Gates Mills mayor Connie White wants Chagrin River Road to be declared a National Scenic Byway throughout the Chagrin Valley.

700,000 square feet of retail and 1 million square feet of office space will be built on a former landfill at Transportation Boulevard and I-480 in Garfield Heights. Retail tenants are slated to include Wal-Mart, Giant Eagle, Circuit City, Dick's Sporting Goods, Bed Bath and Beyond, Fashion Bug, Catherine's, Office Max, and Joanne, Etc.

Garfield Heights mayor Thomas J. Longo, new chairman of the Cuyahoga County Mayors and Managers Association, supports regionalism efforts.

Brook Park City Council approved the purchase of a right of way necessary to build a railroad underpass at Snow Road. Plans should be completed by mid-year.

The Euclid Sun Journal explores the challenges faced by citizen group Vision 20:20 over the last year and a half.

Five southwest Cuyahoga County suburbs and Columbia Township are working together to expand senior transportation services.

Michael Gill writes about the Innerbelt reconstruction process and local control in this week's Free Times.

An early version of Rocky River's master plan, produced by City Architecture, proposes major redevelopment for the city's downtown.

The City of Cleveland is examining the possibility of using Cleveland Browns Stadium for the proposed MLS expansion team, but team owner Bert Wolstein is not so enthusiastic. "I'm not interested, it doesn't work," he said.

The Ohio EPA reports that sewage treatment plants are worse polluters than industry, and dumped an estimated 4.38 billion gallons of sewage into the Cuyahoga river last year.

The USEPA's Great Lakes National Program Office is taking applications for $4.6 million in grant money for projects addressing:

  • Contaminated Sediments

  • Pollution Prevention/Reduction

  • Habitat Protection/Restoration

  • Invasive Species

  • Strategic or Emerging Issues
The deadline for applications is March 29, 2004.

The Plain Dealer covers yesterday's Cuyahoga Valley event. (A longer version is in the print edition.)

Strongsville voters will decide on a rezoning issue for a proposed $38 million retail complex on the March 2 ballot.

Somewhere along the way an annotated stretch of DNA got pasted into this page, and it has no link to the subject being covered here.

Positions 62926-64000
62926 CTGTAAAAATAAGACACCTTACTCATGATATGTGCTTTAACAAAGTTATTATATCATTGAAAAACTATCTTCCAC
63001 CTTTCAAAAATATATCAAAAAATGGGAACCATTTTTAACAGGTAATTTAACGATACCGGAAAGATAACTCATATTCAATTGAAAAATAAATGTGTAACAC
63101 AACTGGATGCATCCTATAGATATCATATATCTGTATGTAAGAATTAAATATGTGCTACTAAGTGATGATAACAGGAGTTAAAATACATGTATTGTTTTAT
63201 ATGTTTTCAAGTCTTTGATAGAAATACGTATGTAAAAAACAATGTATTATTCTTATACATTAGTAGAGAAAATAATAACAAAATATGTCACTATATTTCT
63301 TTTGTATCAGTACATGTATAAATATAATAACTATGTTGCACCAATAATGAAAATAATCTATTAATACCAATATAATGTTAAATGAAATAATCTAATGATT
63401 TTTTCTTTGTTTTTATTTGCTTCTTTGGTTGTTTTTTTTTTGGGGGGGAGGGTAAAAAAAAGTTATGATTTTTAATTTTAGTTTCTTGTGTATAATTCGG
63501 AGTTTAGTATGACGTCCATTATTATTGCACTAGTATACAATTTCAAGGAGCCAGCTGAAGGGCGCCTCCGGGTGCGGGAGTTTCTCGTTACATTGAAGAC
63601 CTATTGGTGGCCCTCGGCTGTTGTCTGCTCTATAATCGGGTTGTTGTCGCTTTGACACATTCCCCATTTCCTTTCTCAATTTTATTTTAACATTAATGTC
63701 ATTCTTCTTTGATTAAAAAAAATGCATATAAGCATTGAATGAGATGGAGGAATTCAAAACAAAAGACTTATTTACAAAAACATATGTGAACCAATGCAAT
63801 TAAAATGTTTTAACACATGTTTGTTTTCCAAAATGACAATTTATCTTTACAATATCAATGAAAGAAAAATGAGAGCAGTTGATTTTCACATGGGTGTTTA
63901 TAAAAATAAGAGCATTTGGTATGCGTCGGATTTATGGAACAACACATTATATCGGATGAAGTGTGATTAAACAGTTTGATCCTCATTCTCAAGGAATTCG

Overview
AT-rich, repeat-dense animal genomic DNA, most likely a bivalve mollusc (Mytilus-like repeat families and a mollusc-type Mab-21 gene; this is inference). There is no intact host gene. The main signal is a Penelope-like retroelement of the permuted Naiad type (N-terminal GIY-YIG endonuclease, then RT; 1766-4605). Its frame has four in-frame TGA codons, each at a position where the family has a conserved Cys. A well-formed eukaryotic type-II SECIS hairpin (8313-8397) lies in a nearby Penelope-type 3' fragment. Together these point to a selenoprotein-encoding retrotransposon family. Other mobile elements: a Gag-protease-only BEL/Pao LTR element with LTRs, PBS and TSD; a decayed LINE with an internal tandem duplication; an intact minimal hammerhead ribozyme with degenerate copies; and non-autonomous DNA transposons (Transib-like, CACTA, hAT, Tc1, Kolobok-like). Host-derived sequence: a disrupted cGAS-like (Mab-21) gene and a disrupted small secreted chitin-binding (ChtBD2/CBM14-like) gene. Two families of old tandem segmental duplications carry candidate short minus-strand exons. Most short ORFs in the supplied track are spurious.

The Plain Dealer highlights the work of the First Suburbs Development Council on upgrading the housing stock of older suburbs.

The annual NEO Barometer survey (PDF) shows mixed results on questions relating to regional government.

The Rocky River Watershed Council last week formally organized, electing Medina County Commissioner Steve Hambley as chairman.

Summit County officials may support building a soccer-only stadium. MLS Commissioner Don "Garber said not enough money can be made when teams lease stadiums that are used or owned by other sports."

The widening of Pettibone Road in Solon will include bike lanes.

Opponents of Monday's Euclid rezoning intend to seek a referendum on the issue for the November ballot.

Community arts activists have prepared, a web site promoting the countywide economic development and arts levy.

Thirteen local real estate firms have expressed an interest in buying Shaker Square from KeyBank, who took ownership of the center in December.

The budget presented by President Bush to Congress includes $82.2 million for the Euclid Corridor project.

Euclid City Council, in a contentious meeting Monday night, approved a rezoning request that will permit the construction of a church-anchored community. Plans call for Providence Missionary Baptist Church to move from the Mount Pleasant neighborhood of Cleveland and for the construction of 110 homes. Opponents of the project say that the land was more valuable with its previous industrial zoning.

More stories on sporting facilities in the media: Sam Fulwood offers his opinion on Bert Wolstein's recent remarks; while the Gateway Economic Development Corp. has negotiated new agreements with the Indians and Cavaliers.

The Plain Dealer looks at the successes and struggles of the Hillcrest Council of Councils, a group of councilpersons from nine east-side communities.

Cleveland City Council is expected to approve the hiring of consultants to design an extension of an existing runway at Hopkins Airport, despite recent drops in the number of travellers.

The Partners Advocating Community Excellence organization is conducting a study to determine the feasibility of building a joint recreation center for the cities of Lyndhurst, Richmond Heights, and South Euclid.

Developer Bert Wolstein, who in November announced plans to bring a Major League Soccer team to Northeast Ohio, says he will not follow through unless Cuyahoga or Summit Counties builds a stadium for the team.